Always tell both sides of a story—that’s the old journalism axiom. But, too often, that approach gives equal standing to facts and unsupported claims, and that false equivalence creates public confusion about complex issues ranging from climate change to economic inequality to health care. “More than that, there is evidence that blind insistence to ‘both-sides’ reporting can invalidate marginalized voices, reinforce racist stereotypes and contribute to structural racism in the media,” says Letrell Crittenden, PhD, assistant professor of communication.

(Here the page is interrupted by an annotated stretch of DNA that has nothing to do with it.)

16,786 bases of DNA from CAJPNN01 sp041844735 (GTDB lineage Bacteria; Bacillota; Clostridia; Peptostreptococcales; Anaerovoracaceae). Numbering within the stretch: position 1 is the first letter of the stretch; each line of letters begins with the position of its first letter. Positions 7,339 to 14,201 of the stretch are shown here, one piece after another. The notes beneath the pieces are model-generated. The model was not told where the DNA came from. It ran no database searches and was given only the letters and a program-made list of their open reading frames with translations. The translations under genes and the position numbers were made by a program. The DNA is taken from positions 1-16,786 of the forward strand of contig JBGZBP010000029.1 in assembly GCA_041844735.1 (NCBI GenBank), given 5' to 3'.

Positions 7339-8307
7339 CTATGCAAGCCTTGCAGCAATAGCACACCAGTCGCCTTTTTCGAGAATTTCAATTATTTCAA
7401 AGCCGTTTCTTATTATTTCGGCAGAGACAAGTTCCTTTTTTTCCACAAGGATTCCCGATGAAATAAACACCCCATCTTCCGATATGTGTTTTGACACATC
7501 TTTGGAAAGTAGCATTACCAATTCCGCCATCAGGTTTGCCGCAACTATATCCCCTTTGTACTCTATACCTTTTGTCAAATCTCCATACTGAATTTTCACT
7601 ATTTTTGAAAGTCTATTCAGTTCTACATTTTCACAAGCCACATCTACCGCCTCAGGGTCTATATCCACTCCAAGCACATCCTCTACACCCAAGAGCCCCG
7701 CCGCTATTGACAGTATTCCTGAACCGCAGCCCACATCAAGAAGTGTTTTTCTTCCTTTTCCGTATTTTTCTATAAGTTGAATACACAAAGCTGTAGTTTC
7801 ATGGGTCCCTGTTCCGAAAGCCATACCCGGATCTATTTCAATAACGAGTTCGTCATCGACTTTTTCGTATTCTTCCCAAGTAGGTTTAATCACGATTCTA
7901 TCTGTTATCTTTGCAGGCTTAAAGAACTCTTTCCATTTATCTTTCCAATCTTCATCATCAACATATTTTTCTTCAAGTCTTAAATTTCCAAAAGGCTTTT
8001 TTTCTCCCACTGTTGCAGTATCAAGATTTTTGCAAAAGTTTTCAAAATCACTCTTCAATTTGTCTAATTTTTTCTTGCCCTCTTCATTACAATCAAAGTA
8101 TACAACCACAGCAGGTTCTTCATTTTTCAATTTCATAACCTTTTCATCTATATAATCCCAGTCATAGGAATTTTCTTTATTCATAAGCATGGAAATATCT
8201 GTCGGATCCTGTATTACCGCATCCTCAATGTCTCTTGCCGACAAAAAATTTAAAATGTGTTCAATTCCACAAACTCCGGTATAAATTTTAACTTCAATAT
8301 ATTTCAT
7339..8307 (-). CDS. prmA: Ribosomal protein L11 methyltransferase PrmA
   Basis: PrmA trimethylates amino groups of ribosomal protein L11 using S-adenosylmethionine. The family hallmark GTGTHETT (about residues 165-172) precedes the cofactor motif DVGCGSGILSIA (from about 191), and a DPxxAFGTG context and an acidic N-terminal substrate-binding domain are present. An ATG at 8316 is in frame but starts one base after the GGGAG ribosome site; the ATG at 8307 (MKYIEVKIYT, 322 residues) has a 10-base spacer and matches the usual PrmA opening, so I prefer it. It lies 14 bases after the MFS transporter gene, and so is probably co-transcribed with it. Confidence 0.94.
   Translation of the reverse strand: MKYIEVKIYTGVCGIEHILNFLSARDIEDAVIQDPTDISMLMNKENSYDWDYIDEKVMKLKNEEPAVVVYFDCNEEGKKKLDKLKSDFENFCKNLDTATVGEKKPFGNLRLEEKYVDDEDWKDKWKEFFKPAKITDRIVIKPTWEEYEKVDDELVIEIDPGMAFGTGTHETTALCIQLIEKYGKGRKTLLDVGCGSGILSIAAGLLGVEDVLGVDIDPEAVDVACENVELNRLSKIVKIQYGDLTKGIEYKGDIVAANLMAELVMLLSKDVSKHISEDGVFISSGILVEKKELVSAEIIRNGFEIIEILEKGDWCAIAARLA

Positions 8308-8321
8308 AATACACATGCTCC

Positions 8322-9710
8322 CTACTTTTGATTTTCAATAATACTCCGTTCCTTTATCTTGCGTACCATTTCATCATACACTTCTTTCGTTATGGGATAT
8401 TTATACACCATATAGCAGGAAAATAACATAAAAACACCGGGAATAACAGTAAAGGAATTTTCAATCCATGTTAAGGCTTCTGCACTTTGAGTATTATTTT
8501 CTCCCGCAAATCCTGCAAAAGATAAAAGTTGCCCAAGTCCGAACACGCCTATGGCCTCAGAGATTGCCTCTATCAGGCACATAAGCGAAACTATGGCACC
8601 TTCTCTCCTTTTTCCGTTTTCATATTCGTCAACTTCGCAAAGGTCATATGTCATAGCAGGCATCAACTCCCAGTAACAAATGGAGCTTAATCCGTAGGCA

"Racism in the Media,"
Thomas Jefferson University Research Magazine: Vol. 2:
1, Article 8.
Available at: https://jdc.jefferson.edu/researchmagazine/vol2/iss1/8